BRIEF DESCRIPTION OF THE DRAWINGS

FIG. 1 depicts a perspective view of the lower assembly of one embodiment of the invention

FIG. 2 depicts a perspective view of the upper assembly of one embodiment of the invention

FIG. 3 depicts a frontal, partial view of the various plates of one embodiment of the invention

FIG. 4 depicts a bottom, partial view of the various plates of one embodiment of the invention

FIG. 5 depicts a side, partial view of the various plates and linkage arms of one embodiment of the invention

FIG. 6 depicts a side, partial view of the various plates and linkage arms of one embodiment of the invention in the rotating mode

FIG. 7 depicts a side, partial view of the various plates and linkage arms of one embodiment of the invention in the reciprocating mode

FIG. 8 depicts a side view of the invention (handle fragmented)

DETAILED DESCRIPTION

One embodiment of a floor scrubber comprises: an upper assembly 1 comprising, a motor 100, a first plate 3 having a lower surface 30, a support plate 20 having first and second holes 33,40, a first clutch member 34, a shaft 35, a first gear 37, a second gear 36, a third gear 38, a housing 39, a support plate 20, and a shroud 101; a lower assembly 2 comprising, a first linkage arm 62 having first and second ends 4,5, a square pad 6, a second linkage arm 17 having first and second ends 7,8, a fourth gear 11, a second clutch member 10, a second plate 12, a third plate 50 having two tapered edges 51 on opposite sides, a fourth plate 23, a fifth plate 14 having upper and lower surfaces 24,18, eight V-groove rollers 15, a double throw crank shaft 16 having first and second eccentric portions 60,61, two flanges 19 connected to upper surface 24 of fifth plate 14, a second hole 21 being displaced in second plate 12, a first ball bearing set 63, a second ball bearing set 64, a mounting plate 26, mating holes 22 displaced on opposite sides of each of plates 12 &23, and further being adapted to coincide with locking pins 31, and a mounting plate 26; handle 102; and wheels 103.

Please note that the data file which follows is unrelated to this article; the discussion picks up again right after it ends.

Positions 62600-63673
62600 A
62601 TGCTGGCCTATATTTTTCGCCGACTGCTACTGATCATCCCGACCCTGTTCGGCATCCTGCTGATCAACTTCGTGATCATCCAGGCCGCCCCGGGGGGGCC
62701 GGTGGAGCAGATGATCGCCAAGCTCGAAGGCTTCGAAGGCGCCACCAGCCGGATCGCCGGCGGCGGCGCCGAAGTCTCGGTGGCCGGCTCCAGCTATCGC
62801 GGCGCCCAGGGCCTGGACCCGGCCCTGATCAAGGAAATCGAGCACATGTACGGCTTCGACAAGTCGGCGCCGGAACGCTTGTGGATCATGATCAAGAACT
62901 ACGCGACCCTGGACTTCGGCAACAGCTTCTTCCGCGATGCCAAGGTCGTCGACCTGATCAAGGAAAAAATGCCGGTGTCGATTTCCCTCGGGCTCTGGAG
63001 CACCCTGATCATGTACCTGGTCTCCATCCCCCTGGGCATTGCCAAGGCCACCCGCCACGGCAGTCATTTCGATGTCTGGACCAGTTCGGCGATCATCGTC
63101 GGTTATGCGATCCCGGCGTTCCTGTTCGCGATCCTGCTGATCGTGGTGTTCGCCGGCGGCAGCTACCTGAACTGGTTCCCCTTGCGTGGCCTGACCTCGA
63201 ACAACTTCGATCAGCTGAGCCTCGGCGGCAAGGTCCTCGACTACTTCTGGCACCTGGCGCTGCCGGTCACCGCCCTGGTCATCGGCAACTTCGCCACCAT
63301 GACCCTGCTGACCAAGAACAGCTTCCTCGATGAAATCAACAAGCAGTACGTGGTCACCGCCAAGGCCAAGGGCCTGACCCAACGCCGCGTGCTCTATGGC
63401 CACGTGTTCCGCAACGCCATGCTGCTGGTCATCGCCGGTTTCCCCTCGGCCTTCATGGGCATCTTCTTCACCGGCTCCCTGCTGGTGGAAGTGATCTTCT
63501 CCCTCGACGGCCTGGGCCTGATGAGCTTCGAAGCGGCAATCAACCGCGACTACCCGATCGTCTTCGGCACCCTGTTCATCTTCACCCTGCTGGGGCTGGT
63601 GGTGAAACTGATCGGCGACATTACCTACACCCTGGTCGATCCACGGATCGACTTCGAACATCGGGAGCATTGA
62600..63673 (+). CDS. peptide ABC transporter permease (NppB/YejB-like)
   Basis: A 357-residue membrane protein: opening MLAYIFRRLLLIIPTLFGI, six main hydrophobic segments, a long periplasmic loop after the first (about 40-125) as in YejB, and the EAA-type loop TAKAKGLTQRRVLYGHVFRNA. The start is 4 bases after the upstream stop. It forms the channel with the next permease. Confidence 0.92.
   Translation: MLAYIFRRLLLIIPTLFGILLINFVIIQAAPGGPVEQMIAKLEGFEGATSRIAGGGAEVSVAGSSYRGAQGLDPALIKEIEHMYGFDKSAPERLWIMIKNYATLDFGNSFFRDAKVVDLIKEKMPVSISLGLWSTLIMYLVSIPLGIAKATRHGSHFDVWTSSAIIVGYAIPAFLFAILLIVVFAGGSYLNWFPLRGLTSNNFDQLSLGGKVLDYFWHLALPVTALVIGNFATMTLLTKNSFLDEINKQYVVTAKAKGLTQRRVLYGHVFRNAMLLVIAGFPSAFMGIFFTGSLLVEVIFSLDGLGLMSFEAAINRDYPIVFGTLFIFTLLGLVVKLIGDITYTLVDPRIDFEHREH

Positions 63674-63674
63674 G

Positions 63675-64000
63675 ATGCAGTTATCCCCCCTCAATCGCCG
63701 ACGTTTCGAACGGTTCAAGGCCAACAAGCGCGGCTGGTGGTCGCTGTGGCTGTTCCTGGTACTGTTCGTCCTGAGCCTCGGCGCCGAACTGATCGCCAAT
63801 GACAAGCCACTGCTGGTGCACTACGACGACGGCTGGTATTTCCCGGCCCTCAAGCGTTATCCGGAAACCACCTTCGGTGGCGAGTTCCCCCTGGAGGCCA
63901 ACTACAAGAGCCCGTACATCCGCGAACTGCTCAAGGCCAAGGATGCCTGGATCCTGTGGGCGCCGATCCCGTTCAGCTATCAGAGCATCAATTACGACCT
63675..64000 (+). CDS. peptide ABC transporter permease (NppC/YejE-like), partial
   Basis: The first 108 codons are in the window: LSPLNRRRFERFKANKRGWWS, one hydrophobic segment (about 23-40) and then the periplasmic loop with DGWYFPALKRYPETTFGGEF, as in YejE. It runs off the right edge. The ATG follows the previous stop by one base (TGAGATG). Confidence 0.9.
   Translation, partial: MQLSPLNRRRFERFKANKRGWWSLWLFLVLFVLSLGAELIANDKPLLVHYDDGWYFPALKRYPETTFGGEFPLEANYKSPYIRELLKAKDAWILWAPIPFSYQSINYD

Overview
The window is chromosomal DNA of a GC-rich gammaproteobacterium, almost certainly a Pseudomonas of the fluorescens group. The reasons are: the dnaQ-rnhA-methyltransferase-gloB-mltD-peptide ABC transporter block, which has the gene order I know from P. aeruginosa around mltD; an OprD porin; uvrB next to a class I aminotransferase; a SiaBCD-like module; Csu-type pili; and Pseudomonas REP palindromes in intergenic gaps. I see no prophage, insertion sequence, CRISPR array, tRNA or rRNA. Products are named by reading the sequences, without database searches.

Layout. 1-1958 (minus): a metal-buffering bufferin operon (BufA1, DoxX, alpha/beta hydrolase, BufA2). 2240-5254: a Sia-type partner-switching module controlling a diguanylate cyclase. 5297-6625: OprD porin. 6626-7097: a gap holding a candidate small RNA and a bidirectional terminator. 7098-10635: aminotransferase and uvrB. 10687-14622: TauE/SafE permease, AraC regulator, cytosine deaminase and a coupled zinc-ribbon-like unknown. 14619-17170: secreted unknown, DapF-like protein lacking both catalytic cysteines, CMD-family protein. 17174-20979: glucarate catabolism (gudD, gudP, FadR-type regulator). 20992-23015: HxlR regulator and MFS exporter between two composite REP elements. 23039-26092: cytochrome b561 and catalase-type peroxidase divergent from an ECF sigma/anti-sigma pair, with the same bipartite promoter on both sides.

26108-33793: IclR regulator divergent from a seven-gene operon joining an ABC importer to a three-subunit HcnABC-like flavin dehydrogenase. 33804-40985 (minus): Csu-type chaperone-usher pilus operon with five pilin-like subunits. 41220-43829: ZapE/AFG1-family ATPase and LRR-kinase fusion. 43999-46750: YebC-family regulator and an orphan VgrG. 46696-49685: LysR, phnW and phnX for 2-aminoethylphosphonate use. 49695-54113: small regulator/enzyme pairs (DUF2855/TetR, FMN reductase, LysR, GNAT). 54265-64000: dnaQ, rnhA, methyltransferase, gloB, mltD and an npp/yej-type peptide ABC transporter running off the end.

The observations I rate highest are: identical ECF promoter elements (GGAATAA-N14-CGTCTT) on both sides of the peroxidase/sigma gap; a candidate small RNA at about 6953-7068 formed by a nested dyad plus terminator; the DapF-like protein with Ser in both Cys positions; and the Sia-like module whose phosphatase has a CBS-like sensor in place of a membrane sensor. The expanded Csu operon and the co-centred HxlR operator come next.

Upper assembly 2 (FIG. 2) is secured to lower assembly 1 (FIG. 1); surface 30 of first plate 3 is flush with the upper surface of plate 12 and secured by bolts. Shaft 35 fits within hole 21 and may freely rotate within it. Pins 31 go through mating holes 22 in plates 3, 12, and 23. Pins 31 slidingly engage holes 22 in fourth plate 23 in the reciprocating mode (thus locking plate 23 with plates 3 &12) and are retracted (thus disengaging plate 23) in the rotating mode. Second plate 23 is attached to gear 11 by sleeve 66 (FIG. 6) which rotates freely within bearing set 65 which is retained in Plate 12 (FIG. 6) as depicted by direction arrows 25 in FIG. 1. Therefore, plates 14 and 23 in FIG. 1 and plate 50 in FIG. 3 may rotate with respect to the upper assembly in FIG. 2 in the rotating mode.

Plates 14, 23 &50 can only move longitudinally with respect to each other. Therefore, if fifth plate 23 rotates, so will plates 14 &50. This is achieved by disposing flanges 19 to upper surface 24 of fifth plate 14 on opposite sides thereof. Flanges 19 engage four V-groove rollers 15, two on either side of plate 23. The remaining four V-groove rollers are in contact with plate 50 (two on each side).

As shown in FIG. 4, each of the rollers 15 are connected to fourth plate 23 (four on either side). On each side of fourth plate 23, two rollers engage flanges 19 and the other two (inner most rollers) engage third plate 50. Third plate 50 has tapered edges 51, as do flanges 19. The tapered edges engage the V-grooves (FIG. 3) in rollers 15. The rollers are latitudinally adjustable to engage either flanges 19 or plate 50.

The four rollers that are in contact with flanges 19 are connected approximate each of the four corners of fourth plate 23. The remaining four rollers (in contact with third plate 50—two on either side) are connected to fourth plate 23 and situated inside of the rollers that are in contact with flanges 19. All of the rollers on either side of fourth plate 23 are coplanar with respect to each other (FIG. 3), yet staggered as viewed from top or bottom (FIG. 4). If fourth plate 23 rotates, plates 14 &50 will also rotate.